The ghost of Margaret Thatcher is haunting the Tory leadership contest, says Clare Foges in The Times. The contenders cannot resist echoing her cry to “roll back the frontiers of the state”. Perhaps this is music to the ears of Tory members, but the “ideological obsession” with shrinking the state is the last thing Britain needs. Have the candidates tried to get a driving licence or passport lately? Ambulance crews are taking an average of 51 minutes to reach heart attack and stroke victims; autistic children are “waiting five (yes, five) years for a first appointment”; police are solving their lowest proportion of crimes ever. Right now, the “imperative” isn’t to shrink the state, but to make it work properly.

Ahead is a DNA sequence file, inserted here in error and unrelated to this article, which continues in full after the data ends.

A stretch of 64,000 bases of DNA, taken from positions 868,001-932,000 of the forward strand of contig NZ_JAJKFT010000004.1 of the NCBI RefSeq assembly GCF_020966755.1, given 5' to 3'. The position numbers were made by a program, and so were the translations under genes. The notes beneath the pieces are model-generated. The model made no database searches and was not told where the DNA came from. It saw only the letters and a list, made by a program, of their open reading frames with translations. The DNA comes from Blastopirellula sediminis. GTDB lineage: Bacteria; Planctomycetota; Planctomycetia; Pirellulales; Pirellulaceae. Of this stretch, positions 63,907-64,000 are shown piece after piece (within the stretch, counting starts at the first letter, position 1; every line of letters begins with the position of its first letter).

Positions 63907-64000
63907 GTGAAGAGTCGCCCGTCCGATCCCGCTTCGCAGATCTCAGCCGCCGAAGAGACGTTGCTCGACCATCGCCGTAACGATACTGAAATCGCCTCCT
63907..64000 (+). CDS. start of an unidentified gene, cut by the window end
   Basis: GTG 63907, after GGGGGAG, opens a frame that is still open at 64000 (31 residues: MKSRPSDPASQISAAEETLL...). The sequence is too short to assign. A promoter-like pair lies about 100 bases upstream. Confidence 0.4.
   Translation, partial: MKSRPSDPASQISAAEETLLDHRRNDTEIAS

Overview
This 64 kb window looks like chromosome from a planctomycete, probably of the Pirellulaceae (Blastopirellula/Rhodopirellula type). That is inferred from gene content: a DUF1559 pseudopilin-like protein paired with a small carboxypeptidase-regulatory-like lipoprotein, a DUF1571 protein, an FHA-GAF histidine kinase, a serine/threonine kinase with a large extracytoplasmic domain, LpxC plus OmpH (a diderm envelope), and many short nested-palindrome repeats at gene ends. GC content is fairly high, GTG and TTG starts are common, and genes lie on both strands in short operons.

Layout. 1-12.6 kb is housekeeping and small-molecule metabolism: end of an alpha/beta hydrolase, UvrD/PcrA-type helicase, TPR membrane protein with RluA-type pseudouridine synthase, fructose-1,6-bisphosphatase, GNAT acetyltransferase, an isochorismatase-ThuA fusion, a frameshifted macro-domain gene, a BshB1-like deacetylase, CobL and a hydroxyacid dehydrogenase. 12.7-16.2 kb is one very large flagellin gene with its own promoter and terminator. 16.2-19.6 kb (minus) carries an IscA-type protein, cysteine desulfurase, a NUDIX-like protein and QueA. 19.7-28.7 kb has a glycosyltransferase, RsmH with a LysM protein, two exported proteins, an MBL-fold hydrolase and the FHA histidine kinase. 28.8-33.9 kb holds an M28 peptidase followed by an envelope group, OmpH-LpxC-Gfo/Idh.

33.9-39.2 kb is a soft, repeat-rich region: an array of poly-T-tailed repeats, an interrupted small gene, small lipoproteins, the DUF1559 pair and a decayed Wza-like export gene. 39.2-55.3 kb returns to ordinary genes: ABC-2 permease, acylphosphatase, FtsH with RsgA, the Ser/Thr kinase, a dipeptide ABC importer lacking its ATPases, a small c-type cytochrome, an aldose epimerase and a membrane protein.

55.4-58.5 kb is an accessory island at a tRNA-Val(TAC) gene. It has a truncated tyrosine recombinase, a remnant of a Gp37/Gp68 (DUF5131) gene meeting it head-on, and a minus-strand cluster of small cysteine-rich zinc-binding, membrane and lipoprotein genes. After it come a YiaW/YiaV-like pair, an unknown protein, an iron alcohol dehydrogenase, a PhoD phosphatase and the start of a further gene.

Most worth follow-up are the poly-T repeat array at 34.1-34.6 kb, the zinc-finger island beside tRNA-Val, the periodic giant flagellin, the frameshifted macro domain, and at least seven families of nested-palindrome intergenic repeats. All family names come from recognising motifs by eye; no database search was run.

Then there’s the future to contend with: in 20 years there will be more than one pensioner for every three people of working age. War is raging in Europe, Chinese ambitions are expanding and unknown disasters are lurking perpetually just around the corner. We should be building a strong, resilient state to meet these challenges, not plotting to slash taxes “so more middle-class people can afford Nespresso machines”. A few tax cuts won’t “unleash growth” anyway: Britain’s main economic drag is “dire productivity”, which can only be fixed with investment. Small-state Tories are “intellectually bereft” and out of step with public mood, not to mention economic reality. Thatcher’s prescription “was broadly right for her time”, but we need a new one for ours.